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Jonas Ekblom

Swedish journalist with breaking newsroom experience and prize-awarded photography. Currently reporter at Reuters in Brussels, previously Washington D.C.

Recepient of the 2019 Overseas Press Club Scholar Award and Reuters Fellow. Top-of-class MS (Honors) graduate from Columbia Journalism School.

Previously at Swedish Public Radio (Sveriges Radio) and other outlets.

From the front lines: The biggest forest fires in Swedish history

From the front lines: The biggest forest fires in Swedish history

For Mittmedia and Hela Hälsingland and several associated print publications, I reported a numer of times from large forest fires in central and northern Sweden. Sparked by lighting strikes, they raged for over a month and were made worse by extreme drought in the region. Firefighters from countries all over Europe, including Italy, Poland, France and Denmark joined the efforts.

Much of my reporting was as spot news with my camera, notebook and as a live video reporter. Here is some of my work from those burning weeks.

Two firefighters carrying extra fire hoses in the evening sun to combat a forest fire in Hälsingland, Sweden.

Two firefighters carrying extra fire hoses in the evening sun to combat a forest fire in Hälsingland, Sweden.

Spot reporting in a live video broadcast after a recent development in the spread of a forest fire and later interview with the chief communications officer for the regional emergency board.

One of the many helicopters water bombing an immense forest fire in Hälsingland, Sweden.

One of the many helicopters water bombing an immense forest fire in Hälsingland, Sweden.

Smoke from a forest fire enveloping pine trees in Hälsingland, Sweden.

Smoke from a forest fire enveloping pine trees in Hälsingland, Sweden.

A volunteer firefighter is cooling of the ground after the worst of the fire is taken care of in his sector. The fire can easily spring up again after it has been put out as it can still be burning underground.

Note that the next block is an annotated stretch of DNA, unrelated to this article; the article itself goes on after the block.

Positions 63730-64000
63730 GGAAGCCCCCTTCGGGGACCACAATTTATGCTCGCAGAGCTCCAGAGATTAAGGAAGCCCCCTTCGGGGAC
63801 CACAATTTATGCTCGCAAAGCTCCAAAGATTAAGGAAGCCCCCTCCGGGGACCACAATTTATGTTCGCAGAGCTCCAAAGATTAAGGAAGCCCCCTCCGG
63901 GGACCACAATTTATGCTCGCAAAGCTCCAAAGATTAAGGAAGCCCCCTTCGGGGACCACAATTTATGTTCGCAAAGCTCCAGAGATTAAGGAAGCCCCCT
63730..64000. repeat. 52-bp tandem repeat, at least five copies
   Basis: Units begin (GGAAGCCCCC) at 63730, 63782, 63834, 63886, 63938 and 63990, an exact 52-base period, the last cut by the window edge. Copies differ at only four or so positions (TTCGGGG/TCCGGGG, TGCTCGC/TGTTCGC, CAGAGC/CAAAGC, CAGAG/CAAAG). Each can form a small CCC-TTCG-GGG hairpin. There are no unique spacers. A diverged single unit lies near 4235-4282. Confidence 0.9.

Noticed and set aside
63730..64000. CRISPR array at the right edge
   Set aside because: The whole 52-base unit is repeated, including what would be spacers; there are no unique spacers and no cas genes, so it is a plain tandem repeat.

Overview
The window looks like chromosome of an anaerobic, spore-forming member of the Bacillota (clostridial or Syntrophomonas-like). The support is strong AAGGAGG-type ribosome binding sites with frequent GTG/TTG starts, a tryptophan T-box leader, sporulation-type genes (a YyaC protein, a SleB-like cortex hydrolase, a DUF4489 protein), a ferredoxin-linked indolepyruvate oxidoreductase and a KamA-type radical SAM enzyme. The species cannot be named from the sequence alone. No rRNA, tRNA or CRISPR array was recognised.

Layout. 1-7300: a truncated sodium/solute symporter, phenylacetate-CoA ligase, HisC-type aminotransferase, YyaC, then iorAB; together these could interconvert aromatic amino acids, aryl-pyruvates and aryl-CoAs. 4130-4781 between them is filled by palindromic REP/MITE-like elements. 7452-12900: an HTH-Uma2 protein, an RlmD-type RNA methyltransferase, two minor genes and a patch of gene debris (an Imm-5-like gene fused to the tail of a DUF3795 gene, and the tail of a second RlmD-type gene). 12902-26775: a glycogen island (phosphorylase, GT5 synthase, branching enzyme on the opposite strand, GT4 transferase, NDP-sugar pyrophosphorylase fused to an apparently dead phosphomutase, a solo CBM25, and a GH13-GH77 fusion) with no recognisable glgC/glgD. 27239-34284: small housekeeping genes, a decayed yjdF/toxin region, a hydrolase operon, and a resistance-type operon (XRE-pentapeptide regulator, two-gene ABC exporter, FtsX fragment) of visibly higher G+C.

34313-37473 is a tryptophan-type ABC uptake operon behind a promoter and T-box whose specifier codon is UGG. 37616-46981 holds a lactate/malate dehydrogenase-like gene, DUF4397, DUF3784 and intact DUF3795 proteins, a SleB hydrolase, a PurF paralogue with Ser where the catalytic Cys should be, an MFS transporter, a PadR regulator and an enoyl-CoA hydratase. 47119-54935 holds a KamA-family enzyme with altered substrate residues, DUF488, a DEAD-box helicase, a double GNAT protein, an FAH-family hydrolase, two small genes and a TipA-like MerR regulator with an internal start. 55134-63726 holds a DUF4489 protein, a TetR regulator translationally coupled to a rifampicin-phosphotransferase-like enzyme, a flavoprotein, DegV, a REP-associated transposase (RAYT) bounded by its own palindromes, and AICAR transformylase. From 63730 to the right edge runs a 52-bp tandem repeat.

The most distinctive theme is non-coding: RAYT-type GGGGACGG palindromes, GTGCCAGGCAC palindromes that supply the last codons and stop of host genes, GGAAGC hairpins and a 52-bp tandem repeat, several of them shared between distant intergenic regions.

A volunteer firefighter is cooling of the ground after the worst of the fire is taken care of in his sector. The fire can easily spring up again after it has been put out as it can still be burning underground.

Liason officer Thomas Allsin from rescue services coordinate the firefighting efforts.

Liason officer Thomas Allsin from rescue services coordinate the firefighting efforts.

A quieter area of the forest fire, which firefighters deemed safe. But with strong winds it could flare up at any second.

A quieter area of the forest fire, which firefighters deemed safe. But with strong winds it could flare up at any second.

ATVs make it easy for firefighters to move between new places where the fire might flare up.

ATVs make it easy for firefighters to move between new places where the fire might flare up.

The clear line between a raging forest fire and not.

The clear line between a raging forest fire and not.

A coordinating officer on-site of the largest forest fire in Swedish history. Firefighters from Italy, Poland, France and Denmark joined the efforts.

A coordinating officer on-site of the largest forest fire in Swedish history. Firefighters from Italy, Poland, France and Denmark joined the efforts.

Helicopters are used to more effectively put out forest fires, carrying more than a 700 litres on water each turn.

Helicopters are used to more effectively put out forest fires, carrying more than a 700 litres on water each turn.

At times, resources were so thinly stretched that firefighters had to depend on volunteer efforts; in this case, a farmer and his tractor.

At times, resources were so thinly stretched that firefighters had to depend on volunteer efforts; in this case, a farmer and his tractor.

The chief communications officer for the regional emergency board, which coordinated the fire fighting efforts, during a press briefing.

The chief communications officer for the regional emergency board, which coordinated the fire fighting efforts, during a press briefing.

Hundreds of military personnel contributing to fire fighting efforts in Ljusdal, Sweden.

Hundreds of military personnel contributing to fire fighting efforts in Ljusdal, Sweden.

Hoses, fire trucks and helicopters are essential to fighting a forest fire, even watering cans.

Hoses, fire trucks and helicopters are essential to fighting a forest fire, even watering cans.

Stumps can often hide a still burning fire that regain strength - dangerous for fire fighters who might then be trapped between fires.

Stumps can often hide a still burning fire that regain strength - dangerous for fire fighters who might then be trapped between fires.

Evening falls over an area where a forest fire recently raged. Night means colder temperatures and less dramatic spread of the fire.

Evening falls over an area where a forest fire recently raged. Night means colder temperatures and less dramatic spread of the fire.

Swedish elections leave major parties reeling, populist Sweden Democrats emboldened

Swedish elections leave major parties reeling, populist Sweden Democrats emboldened

Power, penises and penetration – is sex really all about it?

Power, penises and penetration – is sex really all about it?